He walked 20 feet into the church on Wednesday evening and almost reached the last row of pews when an usher approached him, telling him he could not be there with the cans of gasoline, NYPD Deputy Commissioner John Miller told reporters.
Before he was arrested, the 37-year-old then told counter-terrorism officers that he was trying to reach his minivan because it had run out of gas. Miller said officers confirmed Lamparello’s vehicle had fuel.
Lamparello, of New Jersey, is expected to be charged on Thursday with attempted arson, reckless endangerment and trespassing. It’s unclear when he will be arraigned.
“There doesn’t appear to be a connection to any terrorist group or any terrorist related intent here,” Miller said.
His arrest appears to have ended a series of events that took place over 72 hours. Police said the suspect had been staying at a hotel for several days and was arrested Monday when he refused to leave the Sacred Heart Cathedral in Newark, New Jersey.
During that incident, Lamparello “got into a physical altercation” with Essex County Sheriff’s Office deputies, Miller said.
And hours before Wednesday’s incident, the suspect booked a one-way flight to Rome that was set to leave Thursday evening, authorities said.
Lamparello’s arrest comes days after the historic Notre Dame Cathedral in Paris burned in what officials say could be an accident related to renovation work.
Authorities said the suspect did not make any references to Notre Dame while speaking to investigators.
“It’s hard to say exactly what his intentions were, but I think the totality of circumstances of an individual walking into an iconic location like St. Patrick’s Cathedral, carrying over four gallons of gasoline, two bottles of lighter fluid and lighters is something we would have great concern over,” Miller said.
Suspect was noticed immediately
Before entering the church, the suspect retrieved the items from a minivan he had parked near the church, Miller said. The NYPD swept that vehicle and did not find any additional materials.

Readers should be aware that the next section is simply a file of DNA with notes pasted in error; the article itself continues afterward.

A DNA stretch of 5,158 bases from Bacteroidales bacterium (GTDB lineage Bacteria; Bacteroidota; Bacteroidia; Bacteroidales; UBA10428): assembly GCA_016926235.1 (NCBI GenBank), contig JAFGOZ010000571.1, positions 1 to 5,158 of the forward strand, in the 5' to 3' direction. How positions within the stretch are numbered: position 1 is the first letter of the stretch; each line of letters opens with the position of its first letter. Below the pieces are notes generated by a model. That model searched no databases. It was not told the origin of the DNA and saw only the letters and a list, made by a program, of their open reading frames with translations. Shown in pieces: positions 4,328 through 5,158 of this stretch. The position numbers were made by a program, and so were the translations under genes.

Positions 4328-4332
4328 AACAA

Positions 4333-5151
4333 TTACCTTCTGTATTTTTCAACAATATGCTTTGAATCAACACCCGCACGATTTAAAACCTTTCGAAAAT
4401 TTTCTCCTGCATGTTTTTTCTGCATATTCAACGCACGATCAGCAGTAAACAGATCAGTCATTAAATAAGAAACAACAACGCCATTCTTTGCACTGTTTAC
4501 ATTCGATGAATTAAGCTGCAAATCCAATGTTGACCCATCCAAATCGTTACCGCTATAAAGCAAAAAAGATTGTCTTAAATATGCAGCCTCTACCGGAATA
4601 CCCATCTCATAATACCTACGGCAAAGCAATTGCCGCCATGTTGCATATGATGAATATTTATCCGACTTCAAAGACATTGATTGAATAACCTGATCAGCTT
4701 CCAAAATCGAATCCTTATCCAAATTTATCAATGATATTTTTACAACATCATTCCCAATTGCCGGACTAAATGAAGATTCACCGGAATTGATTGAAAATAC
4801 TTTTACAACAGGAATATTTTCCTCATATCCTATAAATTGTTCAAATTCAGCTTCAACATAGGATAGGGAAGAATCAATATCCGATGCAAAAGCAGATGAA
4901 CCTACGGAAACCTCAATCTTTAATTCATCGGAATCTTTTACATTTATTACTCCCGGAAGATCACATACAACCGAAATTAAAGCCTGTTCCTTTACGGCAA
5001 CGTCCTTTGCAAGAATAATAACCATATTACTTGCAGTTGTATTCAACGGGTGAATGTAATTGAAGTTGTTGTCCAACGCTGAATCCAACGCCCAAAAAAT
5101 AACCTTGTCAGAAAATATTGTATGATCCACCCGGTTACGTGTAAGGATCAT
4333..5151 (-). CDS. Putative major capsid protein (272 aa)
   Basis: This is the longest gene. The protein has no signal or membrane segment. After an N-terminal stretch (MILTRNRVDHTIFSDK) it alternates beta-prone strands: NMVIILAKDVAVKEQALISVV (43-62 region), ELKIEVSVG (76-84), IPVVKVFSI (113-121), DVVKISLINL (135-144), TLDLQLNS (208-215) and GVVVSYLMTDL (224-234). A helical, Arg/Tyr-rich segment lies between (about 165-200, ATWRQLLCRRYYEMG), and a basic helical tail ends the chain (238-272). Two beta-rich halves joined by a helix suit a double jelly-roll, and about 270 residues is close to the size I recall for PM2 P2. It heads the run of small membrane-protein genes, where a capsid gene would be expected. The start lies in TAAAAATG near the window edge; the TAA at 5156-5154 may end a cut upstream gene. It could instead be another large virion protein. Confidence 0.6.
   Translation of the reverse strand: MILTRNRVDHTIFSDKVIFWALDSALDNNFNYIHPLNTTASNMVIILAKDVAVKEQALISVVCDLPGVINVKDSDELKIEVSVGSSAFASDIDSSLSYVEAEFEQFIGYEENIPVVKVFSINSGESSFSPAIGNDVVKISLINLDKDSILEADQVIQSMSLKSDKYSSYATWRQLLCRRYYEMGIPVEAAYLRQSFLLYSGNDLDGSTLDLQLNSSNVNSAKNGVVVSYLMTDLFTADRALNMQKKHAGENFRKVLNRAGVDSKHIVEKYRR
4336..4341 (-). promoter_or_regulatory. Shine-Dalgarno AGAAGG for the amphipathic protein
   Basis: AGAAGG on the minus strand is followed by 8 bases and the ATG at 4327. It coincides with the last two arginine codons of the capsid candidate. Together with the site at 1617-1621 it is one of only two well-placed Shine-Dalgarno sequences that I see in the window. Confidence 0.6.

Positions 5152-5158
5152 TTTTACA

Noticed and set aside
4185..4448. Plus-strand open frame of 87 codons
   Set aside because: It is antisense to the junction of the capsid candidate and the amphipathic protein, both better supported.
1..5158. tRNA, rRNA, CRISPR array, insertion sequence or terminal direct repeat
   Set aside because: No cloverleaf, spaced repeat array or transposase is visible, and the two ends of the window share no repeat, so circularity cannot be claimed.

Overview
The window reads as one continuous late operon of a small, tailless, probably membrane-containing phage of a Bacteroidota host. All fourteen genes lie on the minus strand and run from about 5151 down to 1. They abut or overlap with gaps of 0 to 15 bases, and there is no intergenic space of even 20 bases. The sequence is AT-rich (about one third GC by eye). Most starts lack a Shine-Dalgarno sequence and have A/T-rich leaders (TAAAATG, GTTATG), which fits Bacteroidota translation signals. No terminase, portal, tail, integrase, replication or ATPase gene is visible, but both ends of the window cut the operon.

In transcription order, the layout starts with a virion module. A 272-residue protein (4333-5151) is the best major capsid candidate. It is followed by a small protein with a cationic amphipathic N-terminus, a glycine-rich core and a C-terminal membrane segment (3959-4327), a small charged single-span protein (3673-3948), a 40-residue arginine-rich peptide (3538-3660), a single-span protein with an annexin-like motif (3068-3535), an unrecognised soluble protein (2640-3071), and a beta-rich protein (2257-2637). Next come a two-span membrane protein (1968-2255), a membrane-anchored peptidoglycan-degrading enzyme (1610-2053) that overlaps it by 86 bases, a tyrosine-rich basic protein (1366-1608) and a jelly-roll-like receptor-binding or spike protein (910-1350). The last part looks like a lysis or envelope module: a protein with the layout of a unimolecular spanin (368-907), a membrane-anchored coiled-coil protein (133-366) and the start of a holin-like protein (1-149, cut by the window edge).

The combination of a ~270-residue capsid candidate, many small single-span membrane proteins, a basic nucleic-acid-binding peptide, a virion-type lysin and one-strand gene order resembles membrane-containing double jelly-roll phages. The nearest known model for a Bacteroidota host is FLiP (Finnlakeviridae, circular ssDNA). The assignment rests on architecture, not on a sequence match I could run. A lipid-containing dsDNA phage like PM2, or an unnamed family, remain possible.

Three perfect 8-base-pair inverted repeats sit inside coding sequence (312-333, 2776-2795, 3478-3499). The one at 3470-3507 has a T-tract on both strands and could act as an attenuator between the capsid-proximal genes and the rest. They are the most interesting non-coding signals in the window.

Miller previously said that a security officer stopped a suspect Wednesday night, who then left the church and was subsequently detained by counterterrorism officers. The suspect spilled some gasoline as the security officer stopped him in the church and forced him to turn around, Miller said.
Kevin Donohue, director of building operations at the cathedral, had said security officers stationed at each entrance of St. Patrick’s immediately noticed the man when he came through the main entrance.
“This gentleman walked in the door, and he caught the eye right away, and he was confronted,” Donohue said.
The man initially told officers he was cutting through the cathedral to get to Madison Avenue and that his car had run out of gas, but Miller said when officers checked his car, it had gas.
“Upon questioning him, his explanation for being in the area wasn’t legit, and he was taken into custody,” Donohue said.
Authorities described the suspect as emotionally disturbed. Nobody was injured in the incident and police are investigating.
Cardinal Timothy Dolan said Wednesday night’s events showed that the system in place at the cathedral is effective.
“Our people were suspicious, walked the man out, immediately called the police department. They apprehended him, and now he’s secure. So the system works,” he said. “Does that mean it’s fail-safe? No, but that’s why we come to church: to pray for God’s protection.”
St. Patrick’s Cathedral, which opened its doors in 1879, is a prominent landmark in the city.
In France, prosecutors investigating the causes of the Notre Dame inferno have interviewed construction workers and security staff as more details emerged about the effort to contain the blaze.
Security guards at the 850-year-old cathedral first heard the fire alarm at 6:20 p.m. local time on Monday, and evacuated the cathedral even though they didn’t see any sign of fire, a spokesman for the Paris Fire Brigade said.
The alarm sounded again some 20 minutes later, at which point the cathedral’s security officers noticed the fire.